Tendinopathy is a common complaint among both the athletic and nonathletic populations. Patella tendinopathy primarily effects those involved with jumping activities affecting 14% to 16%20,21 of athletes. There has been evidence produced on rehabilitation regimes from rest to eccentrics22 on a decline board but often the management is difficult, protracted, and not satisfying, both for the athlete and the clinician. There has been a lot of interest in the recent years with platelet-rich plasma (PRP)11 and ABI13 for the treatment of tendinopathies. Although results have been variable, it is still widely used, especially for chronic-resistant cases in the elite sports population. Research has demonstrated benefits in patients treated with PRP or ABI, but most well-constructed RCTs have shown no real advantages. In this study, we postulated that ABI would have advantages compared with saline in those suffering with chronic PT after failure of other conservative measures, such as physiotherapy and alternative injections. Platelet-rich plasma was not investigated in this study.
Previous studies by James et al11 and Kon et al23 showed benefit with ABI and PRP, respectively, for PT with VISA-P scores, but both these studies were based on a case series with no control group. Filardo et al24 did a nonrandomized trial for PRP in PT with a control group only receiving exercise therapy. In this series, there was a significant improvement in both groups but no significant difference between the control or treatment group. However, they did conclude that those in the PRP group had a better return to sporting activity level.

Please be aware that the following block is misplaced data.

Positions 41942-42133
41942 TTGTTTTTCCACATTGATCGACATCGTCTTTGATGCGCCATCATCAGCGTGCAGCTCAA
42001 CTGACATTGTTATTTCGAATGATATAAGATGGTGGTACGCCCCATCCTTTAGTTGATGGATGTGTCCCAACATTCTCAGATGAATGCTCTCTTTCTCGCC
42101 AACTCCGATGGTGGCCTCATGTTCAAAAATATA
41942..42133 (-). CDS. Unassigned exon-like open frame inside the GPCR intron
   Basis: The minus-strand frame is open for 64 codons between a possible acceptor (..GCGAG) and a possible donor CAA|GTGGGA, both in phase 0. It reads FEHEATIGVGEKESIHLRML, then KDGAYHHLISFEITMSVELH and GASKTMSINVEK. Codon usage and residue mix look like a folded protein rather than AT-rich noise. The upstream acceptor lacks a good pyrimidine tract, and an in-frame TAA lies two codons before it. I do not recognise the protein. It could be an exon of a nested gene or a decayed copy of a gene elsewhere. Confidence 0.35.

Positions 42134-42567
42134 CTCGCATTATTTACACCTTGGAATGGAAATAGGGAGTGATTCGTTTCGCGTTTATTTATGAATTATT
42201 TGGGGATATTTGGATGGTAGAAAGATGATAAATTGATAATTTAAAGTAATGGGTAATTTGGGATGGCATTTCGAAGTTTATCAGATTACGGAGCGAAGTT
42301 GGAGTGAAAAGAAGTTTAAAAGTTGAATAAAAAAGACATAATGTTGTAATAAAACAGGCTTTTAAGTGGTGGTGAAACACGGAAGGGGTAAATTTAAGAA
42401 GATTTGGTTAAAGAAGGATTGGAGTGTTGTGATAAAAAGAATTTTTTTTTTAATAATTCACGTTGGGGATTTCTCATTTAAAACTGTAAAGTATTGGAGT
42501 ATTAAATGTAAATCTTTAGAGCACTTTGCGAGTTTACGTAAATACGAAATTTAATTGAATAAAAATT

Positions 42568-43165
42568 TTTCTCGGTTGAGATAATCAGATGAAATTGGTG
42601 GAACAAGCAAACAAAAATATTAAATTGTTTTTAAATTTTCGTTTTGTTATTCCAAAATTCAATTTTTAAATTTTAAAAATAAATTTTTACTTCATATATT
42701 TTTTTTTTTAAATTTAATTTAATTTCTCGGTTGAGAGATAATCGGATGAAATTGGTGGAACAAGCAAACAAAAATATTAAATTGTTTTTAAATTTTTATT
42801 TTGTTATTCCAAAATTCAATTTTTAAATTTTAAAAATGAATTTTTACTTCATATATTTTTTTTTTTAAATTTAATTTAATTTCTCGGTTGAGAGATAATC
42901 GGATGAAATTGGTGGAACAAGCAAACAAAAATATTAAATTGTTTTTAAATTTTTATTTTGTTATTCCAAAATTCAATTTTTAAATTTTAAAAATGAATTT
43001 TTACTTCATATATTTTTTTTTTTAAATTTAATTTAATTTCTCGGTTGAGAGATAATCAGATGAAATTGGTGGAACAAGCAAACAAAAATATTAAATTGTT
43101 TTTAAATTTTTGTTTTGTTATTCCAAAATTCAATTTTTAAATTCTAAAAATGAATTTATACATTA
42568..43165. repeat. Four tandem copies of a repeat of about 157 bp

Randomized controlled trials in this area are few and far between. Kiter et al25 performed an RCT on chronic heel pain looking at dry needling versus steroid versus ABI in 44 patients. All improved significantly, but there was no difference between the groups. There were similar findings in De Vos et al's26,27 group in Achilles tendinopathy who randomized patients to saline or PRP and found no statistical difference in results between the 2 groups. Dragoo et al28 recently found benefit for PRP over saline injections in PT at 12 weeks but no difference by 26 weeks. There does however seem to have been better results in an RCT in those with lateral epicondylitis comparing PRP and ABI (Creaney et al29) with benefits in up to 70% of patients reported but with no true control group in the study.
The patients in our study had PT that had failed at least 3 months of eccentric exercises. The shortest time period any athlete had been suffering with PT was 5 months with the longest at 3 years. Two subjects were playing sport at an elite level and the rest were all amateur athletes over a wide variety of sports from football, basketball, hockey, and rugby.